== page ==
Andersen celebrated joy and goodness with images of light, warmth, fluidity, beauty, and transcendence. He also plumbed the depths of despair and alienation with images of darkness, cold, immobility, ugliness, and sadistic punishment. Children exposed to his stories long remember their disturbing, evocative power. Tatar has selected 24 stories that show both sides of the 19th-century Danish storyteller and satirist. She divides her collection equally between "Tales for Adults" and "Tales for Children," including Andersen's best-known works as well as those that may be less familiar. Tatar and Allen provide fresh translations of Andersen's tales intended to encourage reading aloud, but their fluid, conversational tone occasionally lapses into current slang. While Erik Christian Haugaard's Hans Christian Andersen: The Complete Fairy Tales and Stories (Doubleday, 1974) sets the standard for translation, this splendid new volume offers readers an abundance of background and context. Annotated with copious and informative notes, illustrated with reproductions from early illustrators-among them Harry Clarke, Kay Nielsen, and Edmund Dulac-the book features a critical introduction, a sketch of Andersen's life, thumbnail biographies of Andersen's illustrators, excerpts from 30-odd accounts of reading Andersen by people as diverse as Charles Dickens and Claire Bloom, and an extensive bibliography. Generously sized, with handsome page design, the book invites adults to read and discuss Andersen's tales with children. Scholars and college students will also find it valuable.-Margaret A. Chang, Massachusetts College of Liberal Arts, North Adams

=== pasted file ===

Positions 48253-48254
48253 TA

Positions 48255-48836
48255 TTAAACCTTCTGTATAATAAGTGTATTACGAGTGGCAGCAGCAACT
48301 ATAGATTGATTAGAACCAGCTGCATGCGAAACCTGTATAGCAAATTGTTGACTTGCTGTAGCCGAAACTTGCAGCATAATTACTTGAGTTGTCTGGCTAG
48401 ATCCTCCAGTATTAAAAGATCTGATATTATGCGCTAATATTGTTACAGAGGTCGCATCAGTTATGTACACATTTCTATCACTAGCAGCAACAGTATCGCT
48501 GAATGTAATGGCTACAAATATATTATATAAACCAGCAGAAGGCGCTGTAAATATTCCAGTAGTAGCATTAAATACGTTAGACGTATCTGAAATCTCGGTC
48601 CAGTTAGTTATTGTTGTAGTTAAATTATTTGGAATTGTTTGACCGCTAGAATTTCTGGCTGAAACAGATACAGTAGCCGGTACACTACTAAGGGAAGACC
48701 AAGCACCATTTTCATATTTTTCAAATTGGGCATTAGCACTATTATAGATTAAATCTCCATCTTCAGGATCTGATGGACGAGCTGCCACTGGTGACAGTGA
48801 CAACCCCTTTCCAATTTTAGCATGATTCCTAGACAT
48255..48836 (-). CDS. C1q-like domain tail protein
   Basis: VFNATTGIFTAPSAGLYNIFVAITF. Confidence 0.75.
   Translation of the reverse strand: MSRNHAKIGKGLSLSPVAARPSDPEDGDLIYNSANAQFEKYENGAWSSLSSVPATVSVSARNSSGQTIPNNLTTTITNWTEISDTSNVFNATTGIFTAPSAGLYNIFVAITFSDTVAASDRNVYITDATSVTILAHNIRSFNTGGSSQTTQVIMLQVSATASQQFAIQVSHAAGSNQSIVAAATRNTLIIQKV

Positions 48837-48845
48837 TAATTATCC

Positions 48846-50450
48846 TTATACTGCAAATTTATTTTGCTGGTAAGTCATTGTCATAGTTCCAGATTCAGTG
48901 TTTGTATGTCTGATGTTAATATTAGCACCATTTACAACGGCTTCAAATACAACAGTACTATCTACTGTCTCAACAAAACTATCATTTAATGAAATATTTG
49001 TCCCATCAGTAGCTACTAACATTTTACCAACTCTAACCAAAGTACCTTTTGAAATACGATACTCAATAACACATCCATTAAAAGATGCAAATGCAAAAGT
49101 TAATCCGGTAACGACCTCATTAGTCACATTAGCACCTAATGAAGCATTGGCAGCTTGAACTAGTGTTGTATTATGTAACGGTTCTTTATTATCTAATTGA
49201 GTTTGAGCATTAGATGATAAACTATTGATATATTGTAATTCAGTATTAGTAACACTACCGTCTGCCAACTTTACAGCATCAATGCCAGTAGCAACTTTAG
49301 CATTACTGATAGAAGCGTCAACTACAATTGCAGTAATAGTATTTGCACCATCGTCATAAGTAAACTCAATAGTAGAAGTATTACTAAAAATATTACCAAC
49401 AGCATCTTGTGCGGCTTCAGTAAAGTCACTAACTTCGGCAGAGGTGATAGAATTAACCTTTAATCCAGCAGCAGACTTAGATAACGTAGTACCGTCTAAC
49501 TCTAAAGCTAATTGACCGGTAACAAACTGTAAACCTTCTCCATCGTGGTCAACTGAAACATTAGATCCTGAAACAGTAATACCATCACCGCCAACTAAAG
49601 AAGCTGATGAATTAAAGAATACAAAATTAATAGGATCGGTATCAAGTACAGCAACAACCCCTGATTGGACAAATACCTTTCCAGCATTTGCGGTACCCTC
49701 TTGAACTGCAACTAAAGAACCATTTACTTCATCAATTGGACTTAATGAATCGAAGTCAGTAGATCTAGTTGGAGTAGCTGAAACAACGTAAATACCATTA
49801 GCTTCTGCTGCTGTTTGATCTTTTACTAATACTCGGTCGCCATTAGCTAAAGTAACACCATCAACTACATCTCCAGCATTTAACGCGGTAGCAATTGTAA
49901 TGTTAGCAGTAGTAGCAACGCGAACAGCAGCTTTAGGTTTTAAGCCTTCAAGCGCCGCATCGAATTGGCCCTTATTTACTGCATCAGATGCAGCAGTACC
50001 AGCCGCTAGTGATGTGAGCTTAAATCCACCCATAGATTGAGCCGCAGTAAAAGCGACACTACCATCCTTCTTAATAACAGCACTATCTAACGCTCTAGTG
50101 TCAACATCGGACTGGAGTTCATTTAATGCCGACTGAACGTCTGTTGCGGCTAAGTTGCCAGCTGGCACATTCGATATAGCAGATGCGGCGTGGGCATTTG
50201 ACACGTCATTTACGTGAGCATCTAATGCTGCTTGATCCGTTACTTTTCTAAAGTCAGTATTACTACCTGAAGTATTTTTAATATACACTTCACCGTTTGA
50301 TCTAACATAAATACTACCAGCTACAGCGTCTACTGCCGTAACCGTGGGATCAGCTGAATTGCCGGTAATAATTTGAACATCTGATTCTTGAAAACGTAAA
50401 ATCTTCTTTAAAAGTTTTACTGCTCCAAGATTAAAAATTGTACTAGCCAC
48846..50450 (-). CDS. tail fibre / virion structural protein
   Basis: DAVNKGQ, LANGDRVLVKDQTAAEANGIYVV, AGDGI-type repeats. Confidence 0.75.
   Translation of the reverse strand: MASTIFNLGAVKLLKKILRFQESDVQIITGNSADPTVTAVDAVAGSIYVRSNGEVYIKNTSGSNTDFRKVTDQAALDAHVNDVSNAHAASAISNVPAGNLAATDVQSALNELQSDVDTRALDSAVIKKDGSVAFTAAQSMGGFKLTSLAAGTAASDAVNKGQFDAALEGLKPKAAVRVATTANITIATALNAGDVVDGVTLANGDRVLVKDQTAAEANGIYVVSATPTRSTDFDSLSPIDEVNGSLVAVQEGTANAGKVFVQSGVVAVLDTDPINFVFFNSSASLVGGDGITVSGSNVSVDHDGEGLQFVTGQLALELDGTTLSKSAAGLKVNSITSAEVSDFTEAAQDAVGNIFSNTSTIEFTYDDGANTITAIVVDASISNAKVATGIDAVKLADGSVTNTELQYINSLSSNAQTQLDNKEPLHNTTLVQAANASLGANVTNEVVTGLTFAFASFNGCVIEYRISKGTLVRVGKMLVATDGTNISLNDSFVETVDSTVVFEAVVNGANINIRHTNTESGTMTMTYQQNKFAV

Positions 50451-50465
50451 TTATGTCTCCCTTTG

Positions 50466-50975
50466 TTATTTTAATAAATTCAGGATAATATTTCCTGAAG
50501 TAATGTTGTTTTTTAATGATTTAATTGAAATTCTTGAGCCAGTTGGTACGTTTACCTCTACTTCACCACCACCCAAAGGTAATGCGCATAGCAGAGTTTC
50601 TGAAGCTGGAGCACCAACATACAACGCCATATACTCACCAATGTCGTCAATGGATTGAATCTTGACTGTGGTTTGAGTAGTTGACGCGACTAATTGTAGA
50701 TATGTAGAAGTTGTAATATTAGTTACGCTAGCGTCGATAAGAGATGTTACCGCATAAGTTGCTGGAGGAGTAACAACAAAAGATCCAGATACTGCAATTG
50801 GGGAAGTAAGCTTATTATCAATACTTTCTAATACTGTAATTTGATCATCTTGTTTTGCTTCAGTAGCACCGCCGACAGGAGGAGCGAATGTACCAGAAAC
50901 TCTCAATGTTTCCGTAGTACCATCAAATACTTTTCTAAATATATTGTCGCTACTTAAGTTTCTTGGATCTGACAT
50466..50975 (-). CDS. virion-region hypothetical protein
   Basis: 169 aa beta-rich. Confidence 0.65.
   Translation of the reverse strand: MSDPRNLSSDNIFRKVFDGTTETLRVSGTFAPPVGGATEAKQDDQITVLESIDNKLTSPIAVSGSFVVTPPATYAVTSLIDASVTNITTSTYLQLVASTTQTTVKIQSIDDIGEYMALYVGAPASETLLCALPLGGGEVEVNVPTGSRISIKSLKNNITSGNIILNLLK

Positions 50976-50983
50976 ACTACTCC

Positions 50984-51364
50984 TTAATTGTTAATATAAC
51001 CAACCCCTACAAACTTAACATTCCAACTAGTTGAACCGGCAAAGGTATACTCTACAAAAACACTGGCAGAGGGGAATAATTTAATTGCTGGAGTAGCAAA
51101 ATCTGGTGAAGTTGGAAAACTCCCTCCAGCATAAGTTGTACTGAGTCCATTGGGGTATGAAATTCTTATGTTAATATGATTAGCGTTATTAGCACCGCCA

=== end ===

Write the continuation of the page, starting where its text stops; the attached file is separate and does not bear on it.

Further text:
Copyright 2008 Reed BusinessInformation.
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Product Details

  • ISBN-13: 9780393060812
  • Publisher: Norton, W. W. & Company, Inc.
  • Publication date: 11/12/2007
  • Series: The Annotated Bks.
  • Edition description: New Edition
  • Pages: 416
  • Sales rank: 294,619
  • Product dimensions: 8.90 (w) x 10.30 (h) x 1.50 (d)

Meet the Author

Hans Christian Andersen

Hans Christian Andersen (1805-1875), famous Danish author and poet, is beloved by children and adults the world around for his famous children's stories such as "The Steadfast Tin Soldier," "The Snow Queen," "The Little Mermaid," "Thumbelina," "The Little Match Girl," The Ugly Duckling," "The Emperor's New Clothes," and "The Princess and the Pea," among many others.

Maria Tatar chairs the Program in Folklore and Mythology at Harvard University. She is the author of Enchanted Hunters: The Power of Stories in Childhood, Off with Their Heads! Fairy Tales and the Culture of Childhood and many other books on folklore and fairy stories. She is also the editor and translator of The Annotated Hans Christian Andersen, The Annotated Brothers Grimm, The Annotated Classic Fairy Tales, The Annotated Peter Pan, The Classic Fairy Tales: A Norton Critical Edition and The Grimm Reader. She lives in Cambridge, Massachusetts.